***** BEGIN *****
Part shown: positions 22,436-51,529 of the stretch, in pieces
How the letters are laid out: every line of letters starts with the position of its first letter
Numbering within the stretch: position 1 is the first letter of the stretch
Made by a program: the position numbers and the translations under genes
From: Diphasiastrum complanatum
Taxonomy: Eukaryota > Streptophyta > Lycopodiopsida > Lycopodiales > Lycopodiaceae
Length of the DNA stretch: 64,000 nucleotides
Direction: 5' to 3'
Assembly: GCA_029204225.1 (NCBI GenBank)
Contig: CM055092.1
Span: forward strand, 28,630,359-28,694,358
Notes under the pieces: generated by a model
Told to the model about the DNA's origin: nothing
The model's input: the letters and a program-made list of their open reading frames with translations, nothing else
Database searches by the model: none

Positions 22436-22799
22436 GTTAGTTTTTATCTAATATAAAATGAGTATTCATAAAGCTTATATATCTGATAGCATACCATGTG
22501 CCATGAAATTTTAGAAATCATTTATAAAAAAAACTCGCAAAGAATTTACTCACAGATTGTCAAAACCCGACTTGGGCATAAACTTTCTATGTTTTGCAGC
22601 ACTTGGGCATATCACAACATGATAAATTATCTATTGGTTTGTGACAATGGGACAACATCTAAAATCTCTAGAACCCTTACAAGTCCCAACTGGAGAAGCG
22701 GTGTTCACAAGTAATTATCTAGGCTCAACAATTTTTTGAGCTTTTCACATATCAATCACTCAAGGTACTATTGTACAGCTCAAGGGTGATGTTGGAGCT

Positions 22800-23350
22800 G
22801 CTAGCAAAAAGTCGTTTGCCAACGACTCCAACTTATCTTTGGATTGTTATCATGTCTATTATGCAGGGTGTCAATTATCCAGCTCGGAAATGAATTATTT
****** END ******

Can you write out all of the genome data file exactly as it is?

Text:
Part shown: positions 22,436-51,529 of the stretch, in pieces
How the letters are laid out: every line of letters starts with the position of its first letter
Numbering within the stretch: position 1 is the first letter of the stretch
Made by a program: the position numbers and the translations under genes
From: Diphasiastrum complanatum
Taxonomy: Eukaryota > Streptophyta > Lycopodiopsida > Lycopodiales > Lycopodiaceae
Length of the DNA stretch: 64,000 nucleotides
Direction: 5' to 3'
Assembly: GCA_029204225.1 (NCBI GenBank)
Contig: CM055092.1
Span: forward strand, 28,630,359-28,694,358
Notes under the pieces: generated by a model
Told to the model about the DNA's origin: nothing
The model's input: the letters and a program-made list of their open reading frames with translations, nothing else
Database searches by the model: none

Positions 22436-22799
22436 GTTAGTTTTTATCTAATATAAAATGAGTATTCATAAAGCTTATATATCTGATAGCATACCATGTG
22501 CCATGAAATTTTAGAAATCATTTATAAAAAAAACTCGCAAAGAATTTACTCACAGATTGTCAAAACCCGACTTGGGCATAAACTTTCTATGTTTTGCAGC
22601 ACTTGGGCATATCACAACATGATAAATTATCTATTGGTTTGTGACAATGGGACAACATCTAAAATCTCTAGAACCCTTACAAGTCCCAACTGGAGAAGCG
22701 GTGTTCACAAGTAATTATCTAGGCTCAACAATTTTTTGAGCTTTTCACATATCAATCACTCAAGGTACTATTGTACAGCTCAAGGGTGATGTTGGAGCT

Positions 22800-23350
22800 G
22801 CTAGCAAAAAGTCGTTTGCCAACGACTCCAACTTATCTTTGGATTGTTATCATGTCTATTATGCAGGGTGTCAATTATCCAGCTCGGAAATGAATTATTT